It is rather amazing seeing them all together.  Such a wide variety!  The first animal, armadillo, is a bit out of place.  After that first letter, and motivated by a comment from my husband, I decided to go “cuter” with the look of my animals.  I am really glad I did!  I think that I was able to achieve a pretty good consistency of style throughout the year and, scale aside, these animals could work well in combination in addition to solo.  (In fact I plan on tweaking the armadillo to use in a project I have planned). I chose a handful of favorites to create the title art for this post, but honestly, while I definitely have ones I don’t like as much, there is future “potential” for most of these.  One of the great “side effects” of this challenge is that I now have a large library of animal characters ready to use in patterns, greeting cards, and any other sort of art.  In fact, many of them have already been used in these ways, which you will see below.

Next, I wanted to share all the “prompt” posts I did for Instagram.

26 Animal Prompts by Brenda Zapotosky

These were posted every Sunday (except for 1, which got delayed due to some major computer issues I had) to kick off the new letter and give some ideas to get participants started on their next letter. (Of course, after the first quarter most other participants dropped out, but I persevered in sharing the prompts anyways, always in hope of new people joining in!) Each prompt had 7 animals listed. I researched animals and created these letter by letter as the year went along.  You might be surprised to learn that I did NOT check prior to starting the challenge if there even was an animal for every letter of the alphabet.  Honestly, that didn’t matter to me.  I figured there would be an animal for MOST of them and I could always use adjective descriptors for a letter that did not have an animal.  It turned out, however, that every letter DID have an animal!!!  And in fact, I was able to fill all 7 “slots” on my prompt list for every letter (although for Y some of them are “adjective Y” animals)!  It was a bit of work putting together the lists but it was also fun.  I liked looking up the letter and discovering new and interesting animals.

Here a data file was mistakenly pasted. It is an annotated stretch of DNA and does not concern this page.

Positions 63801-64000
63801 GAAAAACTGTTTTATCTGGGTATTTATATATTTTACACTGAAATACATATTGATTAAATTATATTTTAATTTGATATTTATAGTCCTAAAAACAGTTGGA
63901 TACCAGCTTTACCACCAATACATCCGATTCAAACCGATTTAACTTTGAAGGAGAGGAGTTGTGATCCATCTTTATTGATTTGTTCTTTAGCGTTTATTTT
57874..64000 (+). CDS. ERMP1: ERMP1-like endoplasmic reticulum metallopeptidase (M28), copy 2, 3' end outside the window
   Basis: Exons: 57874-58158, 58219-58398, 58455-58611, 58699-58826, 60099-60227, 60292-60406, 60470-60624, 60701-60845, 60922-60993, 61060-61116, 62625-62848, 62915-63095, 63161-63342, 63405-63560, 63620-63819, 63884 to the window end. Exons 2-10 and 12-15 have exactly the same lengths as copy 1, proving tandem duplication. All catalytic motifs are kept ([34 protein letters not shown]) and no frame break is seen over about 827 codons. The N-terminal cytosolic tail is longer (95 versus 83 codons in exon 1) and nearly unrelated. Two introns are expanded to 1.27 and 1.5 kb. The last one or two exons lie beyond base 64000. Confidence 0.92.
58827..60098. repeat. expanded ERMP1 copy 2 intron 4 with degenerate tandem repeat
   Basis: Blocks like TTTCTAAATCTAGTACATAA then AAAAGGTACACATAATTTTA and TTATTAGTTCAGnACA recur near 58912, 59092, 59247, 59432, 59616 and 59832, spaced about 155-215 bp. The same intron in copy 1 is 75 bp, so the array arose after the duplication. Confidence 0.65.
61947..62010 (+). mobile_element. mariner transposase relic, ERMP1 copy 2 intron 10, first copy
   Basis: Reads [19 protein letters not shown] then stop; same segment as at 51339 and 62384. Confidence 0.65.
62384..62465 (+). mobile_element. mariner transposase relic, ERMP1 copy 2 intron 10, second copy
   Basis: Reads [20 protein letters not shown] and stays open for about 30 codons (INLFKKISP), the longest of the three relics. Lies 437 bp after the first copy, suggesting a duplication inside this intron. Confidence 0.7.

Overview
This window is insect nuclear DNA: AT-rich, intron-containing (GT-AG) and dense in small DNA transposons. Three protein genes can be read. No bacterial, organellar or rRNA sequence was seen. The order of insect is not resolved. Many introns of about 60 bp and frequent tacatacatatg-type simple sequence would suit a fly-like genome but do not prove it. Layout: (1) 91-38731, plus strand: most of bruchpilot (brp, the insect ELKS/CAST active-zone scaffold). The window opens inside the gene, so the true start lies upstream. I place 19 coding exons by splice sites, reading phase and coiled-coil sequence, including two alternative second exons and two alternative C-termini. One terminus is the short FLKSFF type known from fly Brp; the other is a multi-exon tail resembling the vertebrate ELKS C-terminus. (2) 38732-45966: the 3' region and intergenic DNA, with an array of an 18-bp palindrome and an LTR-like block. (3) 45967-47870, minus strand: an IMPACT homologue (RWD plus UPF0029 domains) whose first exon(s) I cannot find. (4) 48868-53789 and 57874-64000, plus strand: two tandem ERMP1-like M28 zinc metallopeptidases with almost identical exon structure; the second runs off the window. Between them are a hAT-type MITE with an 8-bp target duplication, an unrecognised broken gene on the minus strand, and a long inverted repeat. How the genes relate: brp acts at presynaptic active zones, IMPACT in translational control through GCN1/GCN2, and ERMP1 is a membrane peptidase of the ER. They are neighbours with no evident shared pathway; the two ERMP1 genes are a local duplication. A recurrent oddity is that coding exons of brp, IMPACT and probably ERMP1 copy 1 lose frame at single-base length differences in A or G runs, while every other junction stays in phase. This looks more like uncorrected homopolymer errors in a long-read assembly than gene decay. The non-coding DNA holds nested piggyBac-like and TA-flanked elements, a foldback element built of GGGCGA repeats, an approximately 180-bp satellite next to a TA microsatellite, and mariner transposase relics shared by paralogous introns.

As I mentioned above, I have built up an impressive library of illustrations that I can now use for other design projects.

Surface Pattern Design: I have ideas for patterns for many of the animals I have created, but so far I have only created one seamless pattern.  It features the flamingo and is titled:  Flamingos and Flowers. This design is now available as part of the Floridian Collection in my Spoonflower Shop.

Flamingos and Flowers Pattern Promo by Brenda Zapotosky

Greeting Cards:  I also created several greeting cards, basically on an “as needed” basis as occasions popped up throughout the year.  So far I have created 5 different greeting card designs, 2 of which, the elephant and owl, have 2 different color variations (I chose to only include 1 color version of each card below but you can see the other elephant here and the other owl here).